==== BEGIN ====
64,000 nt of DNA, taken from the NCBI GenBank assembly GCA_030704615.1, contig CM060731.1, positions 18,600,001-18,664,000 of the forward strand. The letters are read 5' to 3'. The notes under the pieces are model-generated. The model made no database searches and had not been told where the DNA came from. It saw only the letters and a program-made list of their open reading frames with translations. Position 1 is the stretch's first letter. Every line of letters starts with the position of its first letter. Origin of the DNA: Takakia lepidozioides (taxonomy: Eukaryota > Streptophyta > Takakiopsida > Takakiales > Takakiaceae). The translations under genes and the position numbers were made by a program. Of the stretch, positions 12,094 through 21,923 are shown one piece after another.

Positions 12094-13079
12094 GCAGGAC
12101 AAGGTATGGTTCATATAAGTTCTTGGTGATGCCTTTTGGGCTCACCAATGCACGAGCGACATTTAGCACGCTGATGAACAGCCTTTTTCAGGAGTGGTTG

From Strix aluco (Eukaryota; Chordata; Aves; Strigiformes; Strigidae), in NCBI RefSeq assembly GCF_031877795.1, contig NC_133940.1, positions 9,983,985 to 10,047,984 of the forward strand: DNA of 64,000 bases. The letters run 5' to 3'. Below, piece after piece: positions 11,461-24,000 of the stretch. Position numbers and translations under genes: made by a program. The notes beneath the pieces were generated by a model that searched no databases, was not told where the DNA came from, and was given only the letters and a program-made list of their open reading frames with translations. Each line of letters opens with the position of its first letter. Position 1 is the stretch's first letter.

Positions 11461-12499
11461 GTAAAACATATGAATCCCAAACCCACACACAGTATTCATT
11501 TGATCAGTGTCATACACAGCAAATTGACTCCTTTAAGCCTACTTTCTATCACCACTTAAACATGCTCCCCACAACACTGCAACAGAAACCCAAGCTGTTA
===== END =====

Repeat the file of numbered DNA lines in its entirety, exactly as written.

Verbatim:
64,000 nt of DNA, taken from the NCBI GenBank assembly GCA_030704615.1, contig CM060731.1, positions 18,600,001-18,664,000 of the forward strand. The letters are read 5' to 3'. The notes under the pieces are model-generated. The model made no database searches and had not been told where the DNA came from. It saw only the letters and a program-made list of their open reading frames with translations. Position 1 is the stretch's first letter. Every line of letters starts with the position of its first letter. Origin of the DNA: Takakia lepidozioides (taxonomy: Eukaryota > Streptophyta > Takakiopsida > Takakiales > Takakiaceae). The translations under genes and the position numbers were made by a program. Of the stretch, positions 12,094 through 21,923 are shown one piece after another.

Positions 12094-13079
12094 GCAGGAC
12101 AAGGTATGGTTCATATAAGTTCTTGGTGATGCCTTTTGGGCTCACCAATGCACGAGCGACATTTAGCACGCTGATGAACAGCCTTTTTCAGGAGTGGTTG

From Strix aluco (Eukaryota; Chordata; Aves; Strigiformes; Strigidae), in NCBI RefSeq assembly GCF_031877795.1, contig NC_133940.1, positions 9,983,985 to 10,047,984 of the forward strand: DNA of 64,000 bases. The letters run 5' to 3'. Below, piece after piece: positions 11,461-24,000 of the stretch. Position numbers and translations under genes: made by a program. The notes beneath the pieces were generated by a model that searched no databases, was not told where the DNA came from, and was given only the letters and a program-made list of their open reading frames with translations. Each line of letters opens with the position of its first letter. Position 1 is the stretch's first letter.

Positions 11461-12499
11461 GTAAAACATATGAATCCCAAACCCACACACAGTATTCATT
11501 TGATCAGTGTCATACACAGCAAATTGACTCCTTTAAGCCTACTTTCTATCACCACTTAAACATGCTCCCCACAACACTGCAACAGAAACCCAAGCTGTTA